Professor Menachem Brenner co-invented the volatility index in 1986, now known as the Chicago Board Options Exchange's volatility index, or better known as the VIX. /CGTN Photo
The world's population is growing older, with the age group of 65 and over growing the fastest, according to the most recent study by the United Nations. By 2050, 16 percent or one in six people of the whole world population will be over the age of 65, up from nine percent in 2019.
While this global trend may not necessarily be wholly negative, there are risks for countries to face, such as government pension funds being exposed to higher-than-expected payouts and increased health care costs, as well as preparation for a changing workforce.
As life expectancy goes up, longevity risks also grow, according to New York University Stern School of Business Professor Menachem Brenner, who is working with the Asian Development Bank to find solutions to the issue.
"We are dealing with how to deal with uncertainty around that trend, which is growing as life expectancy grows," said Brenner, who clarified that his study focuses on the risks, rather than dealing with the trends, which world governments already are looking into.
"The issue is that people may outlive their means, or the pension funds may outlive their means," he added.
Risk-sharing a solution to longevity risks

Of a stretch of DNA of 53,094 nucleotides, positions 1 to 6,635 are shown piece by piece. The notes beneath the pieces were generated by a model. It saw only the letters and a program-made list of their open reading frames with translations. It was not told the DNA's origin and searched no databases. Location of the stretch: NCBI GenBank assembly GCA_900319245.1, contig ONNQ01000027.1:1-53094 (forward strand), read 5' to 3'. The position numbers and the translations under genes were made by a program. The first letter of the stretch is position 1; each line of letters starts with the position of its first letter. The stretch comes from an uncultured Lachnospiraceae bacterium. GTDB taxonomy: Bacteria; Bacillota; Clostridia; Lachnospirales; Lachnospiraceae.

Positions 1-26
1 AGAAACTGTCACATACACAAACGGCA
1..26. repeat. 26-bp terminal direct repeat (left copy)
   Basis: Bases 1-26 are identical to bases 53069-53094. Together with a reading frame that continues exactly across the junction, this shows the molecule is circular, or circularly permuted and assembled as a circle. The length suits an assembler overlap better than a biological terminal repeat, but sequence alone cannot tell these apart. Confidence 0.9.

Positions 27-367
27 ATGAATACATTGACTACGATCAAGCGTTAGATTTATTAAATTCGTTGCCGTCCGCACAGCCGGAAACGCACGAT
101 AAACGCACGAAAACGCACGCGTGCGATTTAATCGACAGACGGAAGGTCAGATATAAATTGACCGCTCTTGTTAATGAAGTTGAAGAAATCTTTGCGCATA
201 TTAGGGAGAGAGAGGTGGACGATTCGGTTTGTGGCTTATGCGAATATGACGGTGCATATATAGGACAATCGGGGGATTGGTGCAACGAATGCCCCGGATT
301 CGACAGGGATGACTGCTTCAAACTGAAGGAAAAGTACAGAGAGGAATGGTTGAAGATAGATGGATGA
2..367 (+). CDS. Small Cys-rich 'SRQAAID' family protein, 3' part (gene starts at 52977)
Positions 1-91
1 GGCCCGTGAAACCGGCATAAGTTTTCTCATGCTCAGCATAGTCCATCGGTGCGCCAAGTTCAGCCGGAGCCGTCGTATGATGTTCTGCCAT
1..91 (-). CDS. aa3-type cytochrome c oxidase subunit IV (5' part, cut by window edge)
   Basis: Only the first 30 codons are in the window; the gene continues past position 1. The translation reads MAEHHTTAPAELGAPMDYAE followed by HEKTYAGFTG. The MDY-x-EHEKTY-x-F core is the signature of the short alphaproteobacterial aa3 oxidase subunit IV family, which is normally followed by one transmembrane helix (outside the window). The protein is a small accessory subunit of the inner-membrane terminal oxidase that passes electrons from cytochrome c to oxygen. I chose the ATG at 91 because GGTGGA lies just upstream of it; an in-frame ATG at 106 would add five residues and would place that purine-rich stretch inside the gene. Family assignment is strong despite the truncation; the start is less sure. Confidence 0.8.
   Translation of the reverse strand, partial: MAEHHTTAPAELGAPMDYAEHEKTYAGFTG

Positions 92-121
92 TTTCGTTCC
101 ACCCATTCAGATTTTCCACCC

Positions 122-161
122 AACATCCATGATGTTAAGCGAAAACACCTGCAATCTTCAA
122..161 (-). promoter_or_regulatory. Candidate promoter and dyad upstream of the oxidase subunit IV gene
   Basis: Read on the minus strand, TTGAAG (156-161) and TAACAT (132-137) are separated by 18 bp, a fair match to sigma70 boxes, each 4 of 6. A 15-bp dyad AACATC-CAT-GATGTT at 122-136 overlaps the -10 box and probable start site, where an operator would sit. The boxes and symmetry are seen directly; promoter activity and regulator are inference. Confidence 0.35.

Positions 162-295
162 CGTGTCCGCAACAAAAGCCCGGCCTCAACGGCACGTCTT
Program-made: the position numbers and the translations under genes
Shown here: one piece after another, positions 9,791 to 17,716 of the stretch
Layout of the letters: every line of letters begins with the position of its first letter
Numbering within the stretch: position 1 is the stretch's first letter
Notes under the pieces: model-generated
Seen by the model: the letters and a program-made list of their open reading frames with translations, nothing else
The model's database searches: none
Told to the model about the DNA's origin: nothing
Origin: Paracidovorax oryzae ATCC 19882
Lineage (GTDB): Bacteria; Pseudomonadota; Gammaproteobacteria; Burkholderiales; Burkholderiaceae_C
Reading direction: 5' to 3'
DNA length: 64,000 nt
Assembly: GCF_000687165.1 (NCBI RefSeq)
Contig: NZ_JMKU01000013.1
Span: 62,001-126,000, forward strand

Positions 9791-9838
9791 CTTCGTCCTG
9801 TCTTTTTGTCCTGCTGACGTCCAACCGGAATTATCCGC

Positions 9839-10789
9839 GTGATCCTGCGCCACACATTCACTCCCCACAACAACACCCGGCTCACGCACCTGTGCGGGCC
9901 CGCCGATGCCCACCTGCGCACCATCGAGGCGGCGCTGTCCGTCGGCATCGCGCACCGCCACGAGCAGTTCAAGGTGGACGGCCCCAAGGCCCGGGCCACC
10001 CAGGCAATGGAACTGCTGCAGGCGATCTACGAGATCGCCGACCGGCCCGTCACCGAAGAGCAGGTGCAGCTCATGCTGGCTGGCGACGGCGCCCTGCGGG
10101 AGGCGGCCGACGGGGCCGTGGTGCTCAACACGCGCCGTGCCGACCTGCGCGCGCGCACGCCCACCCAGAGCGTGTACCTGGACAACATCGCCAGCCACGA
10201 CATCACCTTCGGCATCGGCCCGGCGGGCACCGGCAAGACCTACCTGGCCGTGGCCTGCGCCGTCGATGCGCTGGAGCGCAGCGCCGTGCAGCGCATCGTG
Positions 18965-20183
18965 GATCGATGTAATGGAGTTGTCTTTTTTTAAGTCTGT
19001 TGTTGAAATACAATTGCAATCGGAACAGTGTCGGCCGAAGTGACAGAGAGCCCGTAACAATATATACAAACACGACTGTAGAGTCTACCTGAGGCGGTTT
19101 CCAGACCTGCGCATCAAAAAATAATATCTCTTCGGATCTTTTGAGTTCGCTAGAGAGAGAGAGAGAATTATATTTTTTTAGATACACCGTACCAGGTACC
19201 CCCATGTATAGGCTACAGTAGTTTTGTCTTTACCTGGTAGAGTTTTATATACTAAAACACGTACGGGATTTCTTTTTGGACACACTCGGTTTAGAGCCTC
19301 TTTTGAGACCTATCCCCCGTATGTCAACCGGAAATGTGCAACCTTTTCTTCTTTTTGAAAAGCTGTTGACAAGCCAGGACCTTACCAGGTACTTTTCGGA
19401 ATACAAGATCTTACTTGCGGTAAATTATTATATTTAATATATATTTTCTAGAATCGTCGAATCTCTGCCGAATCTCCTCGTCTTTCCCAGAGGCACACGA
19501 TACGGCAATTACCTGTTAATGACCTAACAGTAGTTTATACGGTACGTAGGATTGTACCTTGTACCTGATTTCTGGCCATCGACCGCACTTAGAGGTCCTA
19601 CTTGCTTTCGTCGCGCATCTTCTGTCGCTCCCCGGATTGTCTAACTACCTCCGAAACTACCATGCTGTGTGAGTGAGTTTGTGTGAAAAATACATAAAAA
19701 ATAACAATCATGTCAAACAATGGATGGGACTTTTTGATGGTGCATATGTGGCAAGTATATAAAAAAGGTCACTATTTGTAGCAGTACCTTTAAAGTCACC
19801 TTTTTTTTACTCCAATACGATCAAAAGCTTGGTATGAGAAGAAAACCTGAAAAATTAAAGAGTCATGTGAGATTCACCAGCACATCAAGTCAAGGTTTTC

Brenner said "risk-sharing" may be an answer to minimizing longevity risks, adding that the one big word is 'sharing,' like the sharing economy.
"The current solution, and mainly in Europe and the U.S., is with risk transfer. This uncertainty that we speak of is solved by actually transferring the risk to other entities who are willing to take risks... for a price," he said.
Brenner explained that the concept of risk-sharing is to find entities that have exactly the opposite risk, and with a sharing mechanism will enable both to reduce risks.
"Take, for example, pharmaceutical companies. They benefit from an increase in life expectancy compared to the trend, where the pension funds lose from that. So they have exactly the opposite risk, and we suggest to match them," said Brenner.
(CGTN's Guan Xin contributed to this story.)
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